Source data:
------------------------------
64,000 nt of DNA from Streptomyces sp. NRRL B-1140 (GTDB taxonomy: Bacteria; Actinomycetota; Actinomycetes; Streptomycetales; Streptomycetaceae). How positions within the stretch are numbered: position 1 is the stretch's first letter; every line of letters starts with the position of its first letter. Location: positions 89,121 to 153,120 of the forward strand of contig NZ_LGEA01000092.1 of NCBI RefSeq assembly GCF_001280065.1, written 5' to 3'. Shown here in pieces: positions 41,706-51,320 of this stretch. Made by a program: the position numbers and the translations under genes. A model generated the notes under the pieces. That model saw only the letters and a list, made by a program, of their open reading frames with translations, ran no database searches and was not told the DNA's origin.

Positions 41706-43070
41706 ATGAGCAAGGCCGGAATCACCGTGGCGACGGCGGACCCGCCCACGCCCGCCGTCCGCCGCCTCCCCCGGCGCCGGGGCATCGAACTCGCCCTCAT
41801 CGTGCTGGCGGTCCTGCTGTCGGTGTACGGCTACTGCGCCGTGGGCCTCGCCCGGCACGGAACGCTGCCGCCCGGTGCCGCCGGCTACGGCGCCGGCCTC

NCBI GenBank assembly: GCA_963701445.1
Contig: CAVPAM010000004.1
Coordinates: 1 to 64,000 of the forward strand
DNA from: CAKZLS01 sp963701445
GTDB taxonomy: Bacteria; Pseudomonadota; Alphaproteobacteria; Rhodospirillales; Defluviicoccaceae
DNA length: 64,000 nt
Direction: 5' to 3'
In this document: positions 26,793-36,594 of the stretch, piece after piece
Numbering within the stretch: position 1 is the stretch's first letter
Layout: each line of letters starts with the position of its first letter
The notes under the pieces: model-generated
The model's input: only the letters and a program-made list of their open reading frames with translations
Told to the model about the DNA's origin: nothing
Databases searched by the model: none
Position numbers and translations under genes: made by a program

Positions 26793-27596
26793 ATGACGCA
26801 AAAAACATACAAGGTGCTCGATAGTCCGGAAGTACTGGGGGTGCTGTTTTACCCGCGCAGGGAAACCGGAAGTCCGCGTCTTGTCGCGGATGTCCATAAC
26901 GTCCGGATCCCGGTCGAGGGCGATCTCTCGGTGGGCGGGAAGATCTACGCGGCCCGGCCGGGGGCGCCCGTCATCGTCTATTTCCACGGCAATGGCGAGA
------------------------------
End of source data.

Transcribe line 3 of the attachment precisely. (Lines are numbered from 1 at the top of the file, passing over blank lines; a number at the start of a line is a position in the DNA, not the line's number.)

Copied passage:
41706 ATGAGCAAGGCCGGAATCACCGTGGCGACGGCGGACCCGCCCACGCCCGCCGTCCGCCGCCTCCCCCGGCGCCGGGGCATCGAACTCGCCCTCAT